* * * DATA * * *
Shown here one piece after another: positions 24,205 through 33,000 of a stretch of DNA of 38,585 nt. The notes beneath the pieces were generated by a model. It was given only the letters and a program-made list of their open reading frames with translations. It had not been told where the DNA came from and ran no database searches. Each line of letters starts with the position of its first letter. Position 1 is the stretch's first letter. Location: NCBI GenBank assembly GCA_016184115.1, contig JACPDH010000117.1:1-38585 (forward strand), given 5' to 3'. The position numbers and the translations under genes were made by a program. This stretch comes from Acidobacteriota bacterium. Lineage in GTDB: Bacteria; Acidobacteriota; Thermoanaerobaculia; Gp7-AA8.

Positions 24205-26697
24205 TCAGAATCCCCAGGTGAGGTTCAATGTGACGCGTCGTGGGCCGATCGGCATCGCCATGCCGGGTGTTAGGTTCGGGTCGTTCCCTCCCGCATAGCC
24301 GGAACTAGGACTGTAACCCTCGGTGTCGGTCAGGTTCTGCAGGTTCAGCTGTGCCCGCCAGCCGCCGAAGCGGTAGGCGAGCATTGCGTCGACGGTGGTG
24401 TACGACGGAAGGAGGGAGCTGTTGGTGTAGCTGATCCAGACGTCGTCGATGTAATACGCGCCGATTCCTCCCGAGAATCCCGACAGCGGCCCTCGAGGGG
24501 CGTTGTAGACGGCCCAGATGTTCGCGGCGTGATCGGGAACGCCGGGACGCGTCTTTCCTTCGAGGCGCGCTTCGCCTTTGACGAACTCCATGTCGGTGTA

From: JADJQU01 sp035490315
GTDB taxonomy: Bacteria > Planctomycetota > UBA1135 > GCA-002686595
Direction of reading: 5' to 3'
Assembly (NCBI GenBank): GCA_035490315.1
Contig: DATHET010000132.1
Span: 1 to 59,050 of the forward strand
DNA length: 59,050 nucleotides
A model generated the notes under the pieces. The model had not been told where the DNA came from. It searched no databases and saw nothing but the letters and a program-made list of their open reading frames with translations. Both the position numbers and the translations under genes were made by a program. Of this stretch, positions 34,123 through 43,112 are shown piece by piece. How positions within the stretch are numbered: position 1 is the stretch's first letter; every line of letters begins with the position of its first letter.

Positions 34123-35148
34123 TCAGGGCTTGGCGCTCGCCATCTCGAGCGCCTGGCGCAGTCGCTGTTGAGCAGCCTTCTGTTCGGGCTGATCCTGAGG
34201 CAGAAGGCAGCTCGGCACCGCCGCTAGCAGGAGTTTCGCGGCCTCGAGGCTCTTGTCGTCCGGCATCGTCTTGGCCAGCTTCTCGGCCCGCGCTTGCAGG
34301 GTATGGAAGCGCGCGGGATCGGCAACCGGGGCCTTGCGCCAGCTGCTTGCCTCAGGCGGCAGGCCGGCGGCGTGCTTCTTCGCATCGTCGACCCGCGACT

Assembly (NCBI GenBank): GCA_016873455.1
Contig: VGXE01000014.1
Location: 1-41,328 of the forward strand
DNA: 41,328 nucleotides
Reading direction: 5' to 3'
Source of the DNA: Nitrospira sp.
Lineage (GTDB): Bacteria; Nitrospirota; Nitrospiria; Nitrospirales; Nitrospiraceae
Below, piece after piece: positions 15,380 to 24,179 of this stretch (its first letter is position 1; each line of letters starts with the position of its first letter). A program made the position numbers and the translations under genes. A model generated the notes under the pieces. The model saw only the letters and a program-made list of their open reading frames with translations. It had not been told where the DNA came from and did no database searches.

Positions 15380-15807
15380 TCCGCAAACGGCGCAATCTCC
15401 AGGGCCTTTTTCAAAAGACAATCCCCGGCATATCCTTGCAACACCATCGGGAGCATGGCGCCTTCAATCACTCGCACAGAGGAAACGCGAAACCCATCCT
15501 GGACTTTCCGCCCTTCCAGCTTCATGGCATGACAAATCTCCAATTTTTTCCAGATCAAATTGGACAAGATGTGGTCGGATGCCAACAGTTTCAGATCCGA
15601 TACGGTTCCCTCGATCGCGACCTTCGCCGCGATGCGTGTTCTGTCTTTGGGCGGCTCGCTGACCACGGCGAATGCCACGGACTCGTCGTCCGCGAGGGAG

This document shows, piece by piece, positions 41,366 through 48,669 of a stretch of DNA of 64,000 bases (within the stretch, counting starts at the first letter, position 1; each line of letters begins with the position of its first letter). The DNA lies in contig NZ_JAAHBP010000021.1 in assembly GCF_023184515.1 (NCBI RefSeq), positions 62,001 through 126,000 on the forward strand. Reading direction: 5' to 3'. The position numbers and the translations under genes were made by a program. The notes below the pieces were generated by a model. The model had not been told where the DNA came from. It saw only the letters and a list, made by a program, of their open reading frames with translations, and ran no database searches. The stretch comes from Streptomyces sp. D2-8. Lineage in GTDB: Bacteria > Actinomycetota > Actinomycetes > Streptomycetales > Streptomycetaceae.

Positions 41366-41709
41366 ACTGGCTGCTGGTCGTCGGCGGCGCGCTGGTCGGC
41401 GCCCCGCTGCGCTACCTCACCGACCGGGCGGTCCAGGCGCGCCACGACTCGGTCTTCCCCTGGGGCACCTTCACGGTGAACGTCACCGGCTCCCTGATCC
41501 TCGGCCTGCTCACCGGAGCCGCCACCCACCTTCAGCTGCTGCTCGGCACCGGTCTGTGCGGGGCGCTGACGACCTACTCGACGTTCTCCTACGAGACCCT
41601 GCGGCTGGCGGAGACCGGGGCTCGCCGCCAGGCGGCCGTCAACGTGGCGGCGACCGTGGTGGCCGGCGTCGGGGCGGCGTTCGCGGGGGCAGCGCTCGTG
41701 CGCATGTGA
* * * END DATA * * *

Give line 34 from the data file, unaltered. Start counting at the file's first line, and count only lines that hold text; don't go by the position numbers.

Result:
41366 ACTGGCTGCTGGTCGTCGGCGGCGCGCTGGTCGGC